Chinese Whispers at Versace, Frankenstein’s Monster at Schiaparelli. Haute couture autumn/winter 2014

Alexander Fury
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Looks from Atelier Versace autumn/winter 2014

I’m sure I’ve talked about the importance of individuality in haute couture before. It’s the raison d’être for the thing – couture clothes are complete one-offs, made to the specific measurements and requirements of incredibly wealthy and demanding women. Those demanding women come in all shapes and sizes, with different tastes.

They always have. While haute couture once set the trends – there’s an exhibition about to be launched at Paris’ Musée Galliera titled “Les Années 50, La Mode en France 1947-1957″, which lauds that golden age – it still had room for disparate voices. Balenciaga showed his unfitted suits when Dior-influenced cinched waists were at their tightest. Chanel, Schiaparelli and Vionnet had violently opposed views of dressing women, but they co-existed, and thrived.

Of course, those were the leaders: each inspired leagues of copyists at every level, the same thing we now see in ready-to-wear (and I don’t just mean on the high street). But in contemporary haute couture, the individual voice and individual appeal is what counts. You can’t just latch onto, say, what Raf Simons is doing at Dior, and try and pass off your own version. Couture is scrutinised. You need to have an original voice, and be saying something new. Or at least something to mark yourself out.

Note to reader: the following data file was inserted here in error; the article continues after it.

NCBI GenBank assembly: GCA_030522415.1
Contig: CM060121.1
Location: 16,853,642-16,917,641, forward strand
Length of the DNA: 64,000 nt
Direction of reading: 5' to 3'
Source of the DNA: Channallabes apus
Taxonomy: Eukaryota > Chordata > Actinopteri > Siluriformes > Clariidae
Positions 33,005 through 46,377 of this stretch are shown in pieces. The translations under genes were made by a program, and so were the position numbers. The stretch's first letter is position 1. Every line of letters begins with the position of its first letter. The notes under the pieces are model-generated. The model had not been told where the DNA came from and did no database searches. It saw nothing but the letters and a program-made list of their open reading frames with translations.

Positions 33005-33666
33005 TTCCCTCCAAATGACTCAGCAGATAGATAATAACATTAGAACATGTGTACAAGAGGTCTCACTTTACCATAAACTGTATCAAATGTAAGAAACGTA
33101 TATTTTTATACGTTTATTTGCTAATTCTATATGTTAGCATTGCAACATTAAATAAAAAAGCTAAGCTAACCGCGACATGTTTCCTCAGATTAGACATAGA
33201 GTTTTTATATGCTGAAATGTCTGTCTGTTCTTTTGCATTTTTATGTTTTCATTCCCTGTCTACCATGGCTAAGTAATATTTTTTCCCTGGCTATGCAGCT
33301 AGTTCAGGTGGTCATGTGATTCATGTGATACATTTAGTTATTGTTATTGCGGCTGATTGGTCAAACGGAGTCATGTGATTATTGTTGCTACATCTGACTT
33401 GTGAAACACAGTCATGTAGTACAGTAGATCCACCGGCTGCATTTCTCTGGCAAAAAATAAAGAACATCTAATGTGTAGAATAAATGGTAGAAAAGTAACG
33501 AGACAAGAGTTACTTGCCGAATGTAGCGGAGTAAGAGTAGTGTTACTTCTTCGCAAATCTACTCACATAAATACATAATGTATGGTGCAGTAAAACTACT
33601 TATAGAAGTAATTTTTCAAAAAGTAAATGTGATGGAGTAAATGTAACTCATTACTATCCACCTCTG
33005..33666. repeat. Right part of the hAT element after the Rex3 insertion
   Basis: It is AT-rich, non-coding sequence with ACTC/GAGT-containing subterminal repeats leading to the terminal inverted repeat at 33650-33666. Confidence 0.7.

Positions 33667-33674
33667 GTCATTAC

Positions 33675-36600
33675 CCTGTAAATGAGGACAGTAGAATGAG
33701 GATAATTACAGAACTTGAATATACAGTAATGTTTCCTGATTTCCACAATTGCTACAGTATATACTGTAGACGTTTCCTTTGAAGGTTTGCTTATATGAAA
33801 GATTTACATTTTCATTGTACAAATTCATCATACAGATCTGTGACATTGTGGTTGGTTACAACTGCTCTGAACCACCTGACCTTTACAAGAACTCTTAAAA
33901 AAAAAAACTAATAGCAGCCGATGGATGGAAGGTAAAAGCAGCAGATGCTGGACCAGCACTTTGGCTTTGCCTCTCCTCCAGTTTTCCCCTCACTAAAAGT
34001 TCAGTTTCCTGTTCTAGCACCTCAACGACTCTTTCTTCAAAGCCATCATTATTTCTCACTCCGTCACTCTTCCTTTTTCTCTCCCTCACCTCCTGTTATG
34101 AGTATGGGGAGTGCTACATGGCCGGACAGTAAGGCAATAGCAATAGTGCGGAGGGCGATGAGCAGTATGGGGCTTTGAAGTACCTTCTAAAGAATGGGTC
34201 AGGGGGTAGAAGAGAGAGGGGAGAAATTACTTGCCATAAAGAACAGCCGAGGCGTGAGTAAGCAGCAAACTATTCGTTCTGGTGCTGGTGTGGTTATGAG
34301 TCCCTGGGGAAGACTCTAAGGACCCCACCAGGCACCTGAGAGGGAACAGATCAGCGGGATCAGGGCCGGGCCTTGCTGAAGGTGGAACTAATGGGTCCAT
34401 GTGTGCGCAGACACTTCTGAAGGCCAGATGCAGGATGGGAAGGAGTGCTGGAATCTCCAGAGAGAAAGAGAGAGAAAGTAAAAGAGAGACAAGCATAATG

What Donatella Versace does in her Atelier line isn’t especially new. Before her autumn/winter 2014 show last night, she said she was looking at that mid-century heyday of haute couture – “Perfection for me is fifties couture,” were her words – but in reality this collection skewed forty years later, around the time of Versace’s greatest early-nineties hits. The Atelier line – the essence absolue of Versace – tends to be consistently grounded in that heritage. This time, there were shades of the bondage and rodeo couture looks of the early nineties, all glistening metal buckles, sparkling crystal and, of course, acres of exposed flesh.

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Leggy evening gowns, at Versace

The flesh was exposed unusually – no plunging navels, and while there was a lot of leg, not much was short. Instead, evening dresses opened all the way down the front, or a leg was cleaved away from a trouser, the hop-along result leaving one limb exposed from ankle to hip. Bodices were tense, trussed up and carved away aerodynamically. The fabric of simple suits was snipped and peeled back to expose a lobe of skin at the hip or shoulder. That was a little surgical – which is very couture. Look at the facelifts on any front row. Everything, Donatella said, was worn with a corset underneath. Which again, seems apt. Kind of like couture spanx.

The designer Anthony Vaccarello is working on the latest Versus collection, and there was a feel of him to this show too. But Vaccarello is himself an unabashed enthusiast for the Versace archives. So what we ended up with was Chinese whispers – recognisably, indeed unmistakably Versace, but with a new accent of the contemporary. It’s a look that has traction with Versace’s high-octane clients, celebrity and otherwise.